Leaving the forest, we drove out on to the floodplain of the Ramganga River where tendrils of mist squirmed in the gathering heat of mid-morning. A large herd of spotted deer, perhaps 200-strong, grazed peacefully, while families of wild boar snuffled amongst them. It was a scene more reminiscent of Africa – a tawny grassland peppered with game; vultures wheeling overhead; a pair of jackals on the lookout for an easy meal. There were even wild elephants, far across the plain, looking for all the world like giant river boulders, except for the occasional puff of dust that rose above them.
Quietly and methodically, like a holy man reciting a mantra, Manoj totted up a list of nearly 100 bird species that he had either seen or heard that morning. A huge variety were concentrated around a lake at the heart of the reserve. Herons tip-toed around basking gharial crocodiles, while pied kingfishers hovered overhead.
If anything, my next destination should have provided an even greater avian spectacle. Travelling overnight on the sleeper train to Agra, I hired a car and driver to take me the short distance to Bharatpur Bird Sanctuary – a former royal hunting estate. During the breeding season, Bharatpur is usually throbbing with painted storks, ducks, pelicans and other waterbirds, but the monsoon had failed and the network of lagoons had all but dried up.
The Rajasthan countryside on the drive between Bharatpur and Ranthambhore was equally arid. Cattle-drawn ploughs struggled through the hard-baked soil, while women, balancing copper colloshes on their heads, queued at every village water pump
Ranthambhore had not escaped the drought either. In the 300 sq km national park (at the core of the tiger reserve), the lakes were dry and the dhok forest – usually lush after a monsoon soaking – was scantily clad with brittle, golden leaves.
There are no elephant-back safaris in Ranthambhore. Instead, a controlled number of vehicles is granted access to specific routes on the park’s 300km network of tracks. We had a wonderful encounter with a lolloping sloth bear, glimpsed a rare wild dog and witnessed sambar deer stags lock antlers in a rutting contest. On my fifth, and final, drive I also saw a tiger – lying up in the shade of a narrow gully.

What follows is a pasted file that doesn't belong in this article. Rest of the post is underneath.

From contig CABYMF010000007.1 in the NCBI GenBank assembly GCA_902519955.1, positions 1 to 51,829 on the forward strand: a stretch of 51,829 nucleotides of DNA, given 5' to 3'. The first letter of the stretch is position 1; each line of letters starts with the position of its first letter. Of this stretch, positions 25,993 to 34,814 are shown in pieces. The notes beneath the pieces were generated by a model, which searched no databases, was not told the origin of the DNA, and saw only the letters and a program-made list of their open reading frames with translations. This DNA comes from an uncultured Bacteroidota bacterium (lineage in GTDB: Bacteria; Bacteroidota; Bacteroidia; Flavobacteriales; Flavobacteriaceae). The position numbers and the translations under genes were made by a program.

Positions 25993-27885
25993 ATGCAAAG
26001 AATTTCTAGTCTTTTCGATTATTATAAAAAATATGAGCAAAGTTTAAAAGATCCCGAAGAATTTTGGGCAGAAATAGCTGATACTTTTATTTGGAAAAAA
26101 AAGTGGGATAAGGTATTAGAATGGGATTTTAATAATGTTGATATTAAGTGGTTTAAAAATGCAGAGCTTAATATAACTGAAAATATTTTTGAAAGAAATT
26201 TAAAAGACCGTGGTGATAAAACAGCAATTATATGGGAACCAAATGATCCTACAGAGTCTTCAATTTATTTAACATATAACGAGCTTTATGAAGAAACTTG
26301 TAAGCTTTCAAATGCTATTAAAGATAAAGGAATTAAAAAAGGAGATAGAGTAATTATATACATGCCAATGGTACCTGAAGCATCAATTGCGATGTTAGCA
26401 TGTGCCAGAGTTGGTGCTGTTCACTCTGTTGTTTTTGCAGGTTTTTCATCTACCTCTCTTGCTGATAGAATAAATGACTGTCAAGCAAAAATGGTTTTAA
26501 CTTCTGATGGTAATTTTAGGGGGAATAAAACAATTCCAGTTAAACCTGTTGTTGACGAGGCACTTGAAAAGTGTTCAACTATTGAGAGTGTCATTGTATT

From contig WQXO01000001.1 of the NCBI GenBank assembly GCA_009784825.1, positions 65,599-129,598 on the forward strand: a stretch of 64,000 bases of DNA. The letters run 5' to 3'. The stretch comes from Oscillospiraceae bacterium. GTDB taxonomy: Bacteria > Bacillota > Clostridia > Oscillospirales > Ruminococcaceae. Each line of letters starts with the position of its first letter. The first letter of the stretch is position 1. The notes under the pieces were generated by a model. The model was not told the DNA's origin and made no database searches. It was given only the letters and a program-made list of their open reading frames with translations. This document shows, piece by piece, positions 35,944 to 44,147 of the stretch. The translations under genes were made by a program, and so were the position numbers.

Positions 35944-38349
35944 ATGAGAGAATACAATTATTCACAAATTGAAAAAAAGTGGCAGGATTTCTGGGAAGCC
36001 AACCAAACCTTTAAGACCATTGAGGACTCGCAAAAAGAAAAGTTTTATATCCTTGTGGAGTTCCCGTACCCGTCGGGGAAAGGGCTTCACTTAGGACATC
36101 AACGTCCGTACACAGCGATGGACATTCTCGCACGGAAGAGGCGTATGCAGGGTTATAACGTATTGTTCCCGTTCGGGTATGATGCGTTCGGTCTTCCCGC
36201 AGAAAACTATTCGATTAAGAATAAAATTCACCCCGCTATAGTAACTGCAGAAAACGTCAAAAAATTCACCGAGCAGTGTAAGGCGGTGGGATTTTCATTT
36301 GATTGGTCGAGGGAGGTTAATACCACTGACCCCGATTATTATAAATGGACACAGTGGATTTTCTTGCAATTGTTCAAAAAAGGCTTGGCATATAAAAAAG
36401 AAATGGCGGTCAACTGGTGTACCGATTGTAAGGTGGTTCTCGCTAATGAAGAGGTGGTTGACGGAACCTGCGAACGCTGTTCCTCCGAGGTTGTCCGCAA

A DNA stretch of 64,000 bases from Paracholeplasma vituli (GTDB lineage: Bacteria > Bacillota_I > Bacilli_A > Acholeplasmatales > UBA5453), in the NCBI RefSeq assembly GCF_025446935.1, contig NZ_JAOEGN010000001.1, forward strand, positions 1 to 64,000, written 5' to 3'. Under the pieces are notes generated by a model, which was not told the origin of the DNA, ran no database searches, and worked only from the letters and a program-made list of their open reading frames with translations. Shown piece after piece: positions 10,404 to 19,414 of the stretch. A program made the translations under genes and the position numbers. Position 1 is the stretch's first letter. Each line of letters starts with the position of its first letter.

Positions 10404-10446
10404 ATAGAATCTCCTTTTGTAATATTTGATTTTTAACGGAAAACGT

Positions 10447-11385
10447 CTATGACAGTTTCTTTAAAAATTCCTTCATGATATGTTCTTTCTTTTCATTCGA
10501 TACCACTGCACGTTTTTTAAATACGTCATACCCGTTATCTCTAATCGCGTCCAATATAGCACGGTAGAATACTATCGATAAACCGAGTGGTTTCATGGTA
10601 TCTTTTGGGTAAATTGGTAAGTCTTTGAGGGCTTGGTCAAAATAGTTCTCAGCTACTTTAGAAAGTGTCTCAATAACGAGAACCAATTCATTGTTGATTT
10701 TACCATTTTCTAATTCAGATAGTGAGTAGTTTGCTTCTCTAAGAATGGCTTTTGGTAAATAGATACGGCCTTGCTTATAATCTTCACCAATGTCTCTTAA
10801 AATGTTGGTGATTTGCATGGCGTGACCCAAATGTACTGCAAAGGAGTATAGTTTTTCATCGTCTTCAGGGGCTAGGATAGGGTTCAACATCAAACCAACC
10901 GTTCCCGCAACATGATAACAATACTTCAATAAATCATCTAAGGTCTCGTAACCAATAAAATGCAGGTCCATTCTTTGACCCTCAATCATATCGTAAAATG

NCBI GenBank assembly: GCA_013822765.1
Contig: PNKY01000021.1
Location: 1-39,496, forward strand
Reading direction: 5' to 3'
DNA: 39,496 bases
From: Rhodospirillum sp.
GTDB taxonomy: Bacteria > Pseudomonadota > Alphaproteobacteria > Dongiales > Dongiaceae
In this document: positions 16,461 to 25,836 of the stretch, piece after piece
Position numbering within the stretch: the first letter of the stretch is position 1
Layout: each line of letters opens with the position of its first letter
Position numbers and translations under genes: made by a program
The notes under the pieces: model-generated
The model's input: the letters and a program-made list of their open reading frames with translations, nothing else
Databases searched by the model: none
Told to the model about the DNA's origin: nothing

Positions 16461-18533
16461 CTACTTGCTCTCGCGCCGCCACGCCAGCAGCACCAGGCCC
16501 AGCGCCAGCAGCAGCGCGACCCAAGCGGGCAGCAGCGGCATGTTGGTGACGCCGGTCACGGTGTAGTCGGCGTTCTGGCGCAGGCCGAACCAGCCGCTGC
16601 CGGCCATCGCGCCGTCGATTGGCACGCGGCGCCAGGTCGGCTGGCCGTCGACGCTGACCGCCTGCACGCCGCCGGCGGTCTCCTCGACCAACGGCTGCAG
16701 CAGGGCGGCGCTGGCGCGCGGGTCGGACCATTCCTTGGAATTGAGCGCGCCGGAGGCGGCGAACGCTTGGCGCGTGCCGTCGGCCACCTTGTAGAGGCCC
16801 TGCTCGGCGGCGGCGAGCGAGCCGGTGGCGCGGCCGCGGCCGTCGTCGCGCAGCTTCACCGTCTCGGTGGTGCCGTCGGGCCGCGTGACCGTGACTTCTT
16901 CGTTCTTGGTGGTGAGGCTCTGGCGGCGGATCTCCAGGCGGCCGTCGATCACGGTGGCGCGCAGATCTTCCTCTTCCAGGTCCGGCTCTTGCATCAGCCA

Ultimately, however, the most thrilling tiger encounter of my safari was not actually an encounter at all. It took place several days earlier when Manoj and I were leaving Corbett National Park. It was a quiet morning. The sal forest had shrugged off its blanket of morning mist and Manoj was happily scanning the trees for tawny fish owls.
When a jeep approached us from the opposite direction, we paused to chat to the driver, but he hadn’t seen the owls either – so we headed on towards the park gates. A short distance further, Manoj suddenly stiffened and pointed to the dirt track ahead. “Tigers.”
With one word, he transformed our laid-back birding ramble into an edge-of-seat drama. There, clearly imprinted over the tyre marks of the jeep we had just passed, were the pug marks of a tigress and her three young cubs. Less than five minutes had elapsed since we saw the other vehicle and, in that time, the cats must have emerged from the forest, strolled along the road a short distance and disappeared into the trees again.
We took a long, hard look around us. A rustle of leaves spun our heads, but it was just a pheasant scrabbling about on the forest floor. Manoj thought he heard the alarm call of a babbler, but whatever it was stopped almost immediately. He signalled to our driver to reverse up the track. A hundred metres beyond a sharp bend, we found more tiger prints – this time overlaying our own tyre tracks! Again, we stopped and listened. Somewhere, very close, a family of tigers was probably doing the same.
We never did see them. And, yet, it felt as though we had been directly interacting – pitting our wits and senses against each other. It had been an exhilarating experience – a moment of heightened awareness that stirred some primordial human instinct; part fear, part respect. I had discovered how it feels to fall under the spell of the tiger.
Did you know? In 2010, a census carried out in India (home to half the world’s wild tigers), revealed a population increase from 1,411 individuals (in 2007) to 1,706. Despite the encouraging news, the census also noted an alarming decline in the numbers of tigers outside protected areas and an increase in human-tiger conflict in places such as Corbett, Ranthambhore and Bandhavgarh.
How to get there: The headquarters for Corbett NP, Ramnagar has a direct train from New Delhi (cleartrip.com). Alternatively, it’s a 240km road journey.
Where to stay: Dhikala Forest Rest House overlooks Patli Dun valley and offers no-frills accommodation in the heart of the national park. Lodges and hotels are located outside the park.
Time difference: GMT+5.5
When to go: Corbett NP is open November to mid June, although October to April is best for wildlife watching as this is when leaves fall and grasses wither, improving visibility.
Tourist information: corbettnationalpark.in